Wednesday, August 29, 2007

Character vs. Story

Howdy bloggers,
I'm back again with my version of the cinematic experience. Today's topic is one that I hear bandied about everywhere: do you start with a story or with a character.

As usual there is no answer, only the way you are most comfortable. As a sw developer I come across a similar conundrum when designing software. Do you concentrate on the man page(character) or the interaction between all of the pages(story).

I myself usually come up with a story and then find a character that can cause as much conflict and drama in that situation as possible.

My first and most beloved spec is a good example. I wanted a dramatic story about a girl who wants to graduate college a virgin. So I said how can I make this character?

I decided she would be very sheltered, almost "clueless." She would also have a party spirit, so immediately we have two antagonists, one who tries the "turn your head" method and one who doesn't believe she could be so innocent when she dances like a stripper.

Another story involves a young kid who daydreams a lot. It's a comedy so I figured we'd give him a real "daydream."

A basic logline is usually enough to flesh out your protag and that's what I do. I brainstorm a bunch of story ideas and then start to research the topic to find the best protag, or perhaps I should say "personality-type."

I also tend to use the "high-concept" path where I think of a topic that would be exciting and interesting to most people. I have a few at this point and they are coming together. The story skeleton almost always give me the path to the best character type, though I admittedly don't do a full "what's in their refrigerator" character map.

I usually let my sequences guide me from the story skeleton and basic character actions to the widening of the personality. If you pick the right character, you will definitely have too much material with which to torture your protag.

Of course, every piece of writing has to be taken with "YOUR" particular grain of salt as what works for others may not work for you. For example, I "appropriated" the use of large index cards from Rossio\Elliott but probably use them totally differently.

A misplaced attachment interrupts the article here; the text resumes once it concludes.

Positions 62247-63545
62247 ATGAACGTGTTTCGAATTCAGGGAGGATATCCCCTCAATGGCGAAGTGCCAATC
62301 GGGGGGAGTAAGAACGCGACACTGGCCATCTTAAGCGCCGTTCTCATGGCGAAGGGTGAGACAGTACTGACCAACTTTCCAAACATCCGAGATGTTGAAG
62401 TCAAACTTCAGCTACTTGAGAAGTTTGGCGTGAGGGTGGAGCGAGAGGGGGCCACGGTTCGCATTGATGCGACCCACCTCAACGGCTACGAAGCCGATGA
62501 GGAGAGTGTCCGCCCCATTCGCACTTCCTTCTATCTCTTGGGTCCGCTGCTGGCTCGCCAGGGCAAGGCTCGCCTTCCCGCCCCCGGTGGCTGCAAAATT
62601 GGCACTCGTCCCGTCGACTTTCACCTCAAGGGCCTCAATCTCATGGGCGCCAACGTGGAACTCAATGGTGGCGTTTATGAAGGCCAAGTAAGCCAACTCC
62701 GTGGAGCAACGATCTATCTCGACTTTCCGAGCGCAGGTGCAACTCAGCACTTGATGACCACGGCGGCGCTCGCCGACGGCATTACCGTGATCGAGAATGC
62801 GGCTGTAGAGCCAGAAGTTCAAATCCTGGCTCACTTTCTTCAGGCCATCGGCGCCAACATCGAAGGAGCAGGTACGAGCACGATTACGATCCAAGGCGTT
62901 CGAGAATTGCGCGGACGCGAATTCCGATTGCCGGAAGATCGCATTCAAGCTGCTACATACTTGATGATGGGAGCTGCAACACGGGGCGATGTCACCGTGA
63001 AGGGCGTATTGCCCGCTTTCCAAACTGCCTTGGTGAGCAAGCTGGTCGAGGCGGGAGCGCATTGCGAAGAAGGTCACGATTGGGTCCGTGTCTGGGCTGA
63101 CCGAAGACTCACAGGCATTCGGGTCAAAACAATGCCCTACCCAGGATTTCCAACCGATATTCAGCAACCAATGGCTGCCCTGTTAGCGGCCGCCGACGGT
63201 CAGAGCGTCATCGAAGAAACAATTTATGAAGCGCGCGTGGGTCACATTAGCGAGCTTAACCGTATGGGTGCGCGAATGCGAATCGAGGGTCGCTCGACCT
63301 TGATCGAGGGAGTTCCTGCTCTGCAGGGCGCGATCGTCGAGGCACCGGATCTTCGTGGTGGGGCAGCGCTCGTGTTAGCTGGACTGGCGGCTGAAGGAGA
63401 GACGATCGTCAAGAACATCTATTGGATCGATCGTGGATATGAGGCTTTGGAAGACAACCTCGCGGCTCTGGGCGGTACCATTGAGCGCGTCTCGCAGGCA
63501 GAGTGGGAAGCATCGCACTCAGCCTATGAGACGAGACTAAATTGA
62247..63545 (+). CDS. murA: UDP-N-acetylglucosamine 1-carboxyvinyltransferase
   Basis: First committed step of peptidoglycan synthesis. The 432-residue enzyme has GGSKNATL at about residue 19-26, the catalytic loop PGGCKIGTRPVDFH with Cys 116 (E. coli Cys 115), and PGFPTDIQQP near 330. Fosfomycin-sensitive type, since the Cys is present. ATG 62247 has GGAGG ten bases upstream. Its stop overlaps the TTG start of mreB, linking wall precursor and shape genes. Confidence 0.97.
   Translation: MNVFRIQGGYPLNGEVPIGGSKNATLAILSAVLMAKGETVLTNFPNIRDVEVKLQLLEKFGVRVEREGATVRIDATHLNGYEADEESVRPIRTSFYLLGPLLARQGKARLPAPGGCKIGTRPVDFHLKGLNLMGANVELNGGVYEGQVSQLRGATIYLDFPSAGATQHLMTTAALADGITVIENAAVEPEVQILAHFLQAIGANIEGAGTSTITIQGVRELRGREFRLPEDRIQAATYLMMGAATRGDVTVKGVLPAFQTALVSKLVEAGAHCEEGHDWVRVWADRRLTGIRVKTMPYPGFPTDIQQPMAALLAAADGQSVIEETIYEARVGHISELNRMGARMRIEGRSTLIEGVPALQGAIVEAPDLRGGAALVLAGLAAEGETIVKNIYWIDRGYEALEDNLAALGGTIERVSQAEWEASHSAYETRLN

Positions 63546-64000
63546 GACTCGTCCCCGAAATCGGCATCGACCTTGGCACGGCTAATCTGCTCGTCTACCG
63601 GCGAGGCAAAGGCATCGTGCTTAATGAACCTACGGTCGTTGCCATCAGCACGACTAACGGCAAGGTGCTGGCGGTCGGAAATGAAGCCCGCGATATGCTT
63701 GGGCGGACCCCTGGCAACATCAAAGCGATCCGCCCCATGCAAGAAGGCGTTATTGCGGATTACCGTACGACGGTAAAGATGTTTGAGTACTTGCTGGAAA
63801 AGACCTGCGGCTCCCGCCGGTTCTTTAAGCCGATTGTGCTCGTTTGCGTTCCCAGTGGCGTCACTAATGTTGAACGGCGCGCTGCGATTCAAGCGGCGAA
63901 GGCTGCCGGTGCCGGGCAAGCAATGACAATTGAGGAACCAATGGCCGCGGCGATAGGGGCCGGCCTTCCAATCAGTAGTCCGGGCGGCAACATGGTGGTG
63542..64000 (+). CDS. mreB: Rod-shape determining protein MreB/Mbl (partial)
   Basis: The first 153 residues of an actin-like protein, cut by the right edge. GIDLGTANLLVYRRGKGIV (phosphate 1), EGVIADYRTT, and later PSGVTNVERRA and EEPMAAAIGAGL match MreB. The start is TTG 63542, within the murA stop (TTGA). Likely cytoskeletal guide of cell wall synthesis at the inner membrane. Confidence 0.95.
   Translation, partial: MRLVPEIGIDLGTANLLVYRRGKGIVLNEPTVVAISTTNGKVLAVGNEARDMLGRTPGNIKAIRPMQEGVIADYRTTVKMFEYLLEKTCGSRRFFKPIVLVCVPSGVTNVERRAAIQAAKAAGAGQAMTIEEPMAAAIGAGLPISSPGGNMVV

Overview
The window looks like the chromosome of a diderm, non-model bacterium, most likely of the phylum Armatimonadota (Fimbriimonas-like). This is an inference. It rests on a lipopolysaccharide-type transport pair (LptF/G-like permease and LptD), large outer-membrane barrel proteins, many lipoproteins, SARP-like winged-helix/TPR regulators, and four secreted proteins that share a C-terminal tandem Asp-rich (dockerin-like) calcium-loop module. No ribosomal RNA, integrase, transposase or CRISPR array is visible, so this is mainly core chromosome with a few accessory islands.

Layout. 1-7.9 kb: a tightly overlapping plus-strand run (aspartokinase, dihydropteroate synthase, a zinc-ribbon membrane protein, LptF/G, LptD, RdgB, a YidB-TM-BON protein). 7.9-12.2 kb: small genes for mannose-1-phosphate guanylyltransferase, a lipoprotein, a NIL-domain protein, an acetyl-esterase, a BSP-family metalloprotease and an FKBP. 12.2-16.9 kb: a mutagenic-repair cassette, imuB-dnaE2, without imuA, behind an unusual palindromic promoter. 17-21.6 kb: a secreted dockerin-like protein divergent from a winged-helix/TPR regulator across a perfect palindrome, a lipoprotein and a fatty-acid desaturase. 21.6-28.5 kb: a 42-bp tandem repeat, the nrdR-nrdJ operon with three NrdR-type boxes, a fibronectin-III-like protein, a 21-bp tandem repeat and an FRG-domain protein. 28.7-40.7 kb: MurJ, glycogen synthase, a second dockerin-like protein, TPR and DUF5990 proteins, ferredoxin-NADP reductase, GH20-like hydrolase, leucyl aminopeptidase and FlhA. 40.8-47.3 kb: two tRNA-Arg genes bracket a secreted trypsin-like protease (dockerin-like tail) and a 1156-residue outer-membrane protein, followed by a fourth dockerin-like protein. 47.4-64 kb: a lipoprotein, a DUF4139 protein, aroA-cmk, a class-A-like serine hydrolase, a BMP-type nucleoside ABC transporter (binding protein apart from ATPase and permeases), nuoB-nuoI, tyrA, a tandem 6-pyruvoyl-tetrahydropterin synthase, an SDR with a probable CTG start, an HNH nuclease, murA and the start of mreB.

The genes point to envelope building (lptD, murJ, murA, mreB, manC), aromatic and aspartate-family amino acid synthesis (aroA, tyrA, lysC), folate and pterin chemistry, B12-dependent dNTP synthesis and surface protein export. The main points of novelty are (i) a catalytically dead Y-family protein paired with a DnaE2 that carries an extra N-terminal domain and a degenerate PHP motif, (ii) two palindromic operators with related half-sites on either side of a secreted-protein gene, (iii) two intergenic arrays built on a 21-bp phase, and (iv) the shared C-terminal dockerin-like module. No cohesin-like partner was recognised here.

I have looked at the sequence method but ended up making it more granular( up to 60 sequences rather than 8). It usually works out pretty good as I am zooming through several specs right now, with the hopes of an assignment that will give me my first credit, WGA-sig or not. But I digress...

So just like always your mileage may vary so you have to find the voice that suits you especially since different genres, though basically structured the same, have different necessities for advancing the story.

For example only a dark comedy can effectively use violence, just as there are not going to be many poignant speeches in an action movie or sex scenes are usually not acceptable in Rom Coms.

Someone in the BlogoSphere mentioned that comedy is all situations but I'd extend that to all genres as situations and reactions are what make a story move. Plot-driven stories usually involve actions by the antag while character-driven stories usually involve actions by the protag so looking at Die Hard, the bad guy always does something to sweep McClane into action, but in Shawshank Andy's actions are what caused the antags (especially the "sisters") to act.

I'm not really a firm believer in every "rule" but some are just a part of the cinematic experience and should be adhered to.

Well, my fantasy comedy awaits so I think we'll call it here and hope it's worth something to someone as I've obtained a wealth of useful info from folks here. I always say that screenwriters are the most helpful professionals followed closely by software developers.

So see ya in the movies and don't forget:

Keep Writing as Writing is the Revealing of the Soul


annabel said...

My natural tendency is to come up with a character first and then look for their story. This doesn't always work out well - lol.

Christian M. Howell said...

Yeah, the story is where you find the personality of the protag. Or rather where you develop it.

Like I said, my way isn't right, it's just how I do it.

I mean, a "James Bond" character can be intro'd as a character rather than a story, but Andy Dufresne needs to have a story.

annabel said...

I think my love of classic literature causes me to look for character. I don't read many plot driven books. Well, I am working on it. ;)

Christian M. Howell said...

I'm not saying that you should let plot drive the story. The "plot" is a loose term that means the points in the movie that bring new and more intense direction.

The character should always be in charge of the story.

Character-driven stories just lend to smaller scope. You can do character development in an action movie or thriller, but it has to be more reactive.

For example, John McClain wouldn't normally be crawling around air ducts to show character, but his wise-cracking cocky nature can be explored.

But a poignant drama that takes place in a small town will lean more towards character development like Hope Floats.

But that would play differently than a slasher movie on a farm; such as Texas Chainsaw, where the best you could do for character development was introduce some free-spirited kids in a van.